4. Doctoral programs and graduate schools

A supportive and empowering research environment which prepares PhD candidates for a wide range of careers

  • Doctoral programs, PhD subjects and graduate schools foster the skills of doctoral candidates, enabling them to work as qualified, responsible and independent scientists and scholars within or outside academia.
    • „Doctoral education must be embedded in a strong research environment and culture to ensure that the opportunities for cross-fertilisation between disciplines can foster the necessary breadth and interdisciplinarity. For this reason we believe that doctoral education is best undertaken in research-intensive institutions or in partnerships where the benefits of a wide range of research activities can be exploited“ (LERU 2010: 4).
  • Through doctoral programs, a critical mass of doctoral candidates and supervisors can be achieved even in rather small subjects. Synergies with other doctoral programs and activities are fostered.
    • Salzburg Principle 6: “Achieving critical mass: Doctoral programmes should seek to achieve critical mass and should draw on different types of innovative practice being introduced in universities across Europe, bearing in mind that different solutions may be appropriate to different contexts and in particular across larger and smaller European countries. These range from graduate schools in major universities to international, national and regional collaboration between universities” (EUA 2010: 4).
  • Doctoral programs, PhD subjects and graduate schools provide a curriculum consisting of both subject-specific and interdisciplinary events. Courses on good scientific practice are an integral part of the curriculum.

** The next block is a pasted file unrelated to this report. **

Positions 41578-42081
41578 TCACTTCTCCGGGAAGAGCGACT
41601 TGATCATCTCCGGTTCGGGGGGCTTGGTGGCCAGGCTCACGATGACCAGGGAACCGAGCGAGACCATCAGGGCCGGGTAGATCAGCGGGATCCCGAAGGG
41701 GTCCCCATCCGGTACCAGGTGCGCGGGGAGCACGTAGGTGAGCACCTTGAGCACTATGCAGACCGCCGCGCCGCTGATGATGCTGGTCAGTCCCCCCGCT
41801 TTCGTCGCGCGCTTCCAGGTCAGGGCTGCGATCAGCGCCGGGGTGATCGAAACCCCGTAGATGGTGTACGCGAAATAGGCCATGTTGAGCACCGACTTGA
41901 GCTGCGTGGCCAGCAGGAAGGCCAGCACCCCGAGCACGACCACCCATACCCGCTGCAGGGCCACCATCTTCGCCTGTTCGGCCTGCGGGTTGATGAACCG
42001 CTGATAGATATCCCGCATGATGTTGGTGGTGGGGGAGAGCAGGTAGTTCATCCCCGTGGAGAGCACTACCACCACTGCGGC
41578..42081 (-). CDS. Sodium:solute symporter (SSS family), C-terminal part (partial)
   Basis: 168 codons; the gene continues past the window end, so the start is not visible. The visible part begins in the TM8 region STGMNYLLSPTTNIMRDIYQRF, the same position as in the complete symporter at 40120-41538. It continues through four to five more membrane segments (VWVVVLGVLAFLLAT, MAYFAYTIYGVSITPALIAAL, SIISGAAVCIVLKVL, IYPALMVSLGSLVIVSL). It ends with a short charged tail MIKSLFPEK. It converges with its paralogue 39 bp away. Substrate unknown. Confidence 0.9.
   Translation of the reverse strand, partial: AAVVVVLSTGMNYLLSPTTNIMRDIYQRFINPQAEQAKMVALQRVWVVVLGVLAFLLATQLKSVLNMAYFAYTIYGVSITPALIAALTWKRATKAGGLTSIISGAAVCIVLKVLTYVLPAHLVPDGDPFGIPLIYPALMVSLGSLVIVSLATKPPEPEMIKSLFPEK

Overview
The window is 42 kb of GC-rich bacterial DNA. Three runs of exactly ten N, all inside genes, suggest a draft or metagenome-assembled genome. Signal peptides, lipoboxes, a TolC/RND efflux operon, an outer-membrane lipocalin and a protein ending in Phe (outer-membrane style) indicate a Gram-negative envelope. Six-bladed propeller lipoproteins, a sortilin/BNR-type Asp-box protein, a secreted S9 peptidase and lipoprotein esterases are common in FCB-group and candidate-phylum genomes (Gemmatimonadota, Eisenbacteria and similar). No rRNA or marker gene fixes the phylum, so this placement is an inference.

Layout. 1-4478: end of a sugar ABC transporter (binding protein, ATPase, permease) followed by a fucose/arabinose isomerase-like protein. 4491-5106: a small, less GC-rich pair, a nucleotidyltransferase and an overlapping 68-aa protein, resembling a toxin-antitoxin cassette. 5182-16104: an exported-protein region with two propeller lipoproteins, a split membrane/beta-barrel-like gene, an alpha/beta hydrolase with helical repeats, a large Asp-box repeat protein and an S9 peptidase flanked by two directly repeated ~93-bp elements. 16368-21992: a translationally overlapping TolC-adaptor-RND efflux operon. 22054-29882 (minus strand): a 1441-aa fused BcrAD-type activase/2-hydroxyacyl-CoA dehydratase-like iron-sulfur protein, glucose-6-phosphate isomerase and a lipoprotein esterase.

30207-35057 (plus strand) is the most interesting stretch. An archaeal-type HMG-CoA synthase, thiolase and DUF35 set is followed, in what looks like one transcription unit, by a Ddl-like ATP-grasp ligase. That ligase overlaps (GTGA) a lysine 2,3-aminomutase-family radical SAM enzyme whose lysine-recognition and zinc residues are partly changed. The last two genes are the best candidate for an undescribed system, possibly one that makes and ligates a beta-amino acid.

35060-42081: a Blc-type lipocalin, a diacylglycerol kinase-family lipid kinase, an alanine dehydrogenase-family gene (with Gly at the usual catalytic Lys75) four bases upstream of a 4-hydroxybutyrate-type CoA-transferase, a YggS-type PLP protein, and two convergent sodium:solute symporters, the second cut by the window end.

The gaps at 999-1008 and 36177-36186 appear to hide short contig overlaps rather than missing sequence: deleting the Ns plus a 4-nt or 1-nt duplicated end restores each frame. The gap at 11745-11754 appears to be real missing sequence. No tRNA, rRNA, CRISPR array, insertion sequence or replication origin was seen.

• “Doctoral programmes bring together cohorts of candidates and include elements of pro- fessional development training, regular involvement in activities of research groups such as seminars and journal clubs, teaching, sometimes also technical courses” (LERU 2014: 5).
    • “PhD programmes should ensure that candidates have appropriate training in the rules concerning ethics and responsible conduct in research” (ORPHEUS & AMSE 2016: 11).
  • Colloquia are held regularly as part of the doctorate. All doctoral candidates should report on the results of their dissertation project at least once a year at the colloquium. The presentation of the dissertation at a colloquium, which is headed by professors, serves quality assurance purposes.

  • The curricular part of the doctorate should be completed within three years.

  • UZH strives to ensure that the same quality standards apply to all doctoral candidates. The aim is to ensure that doctoral candidates pursuing an individual doctorate can also carry out their dissertation project according to the standards of structured programs.

  • Doctoral candidates are appropriately integrated into the executive committees of the doctoral programs, for example as representatives of the doctoral candidates within a program with the right to vote.

  • Doctoral programs and graduate schools strive to implement an effective monitoring or career tracking system of their graduates.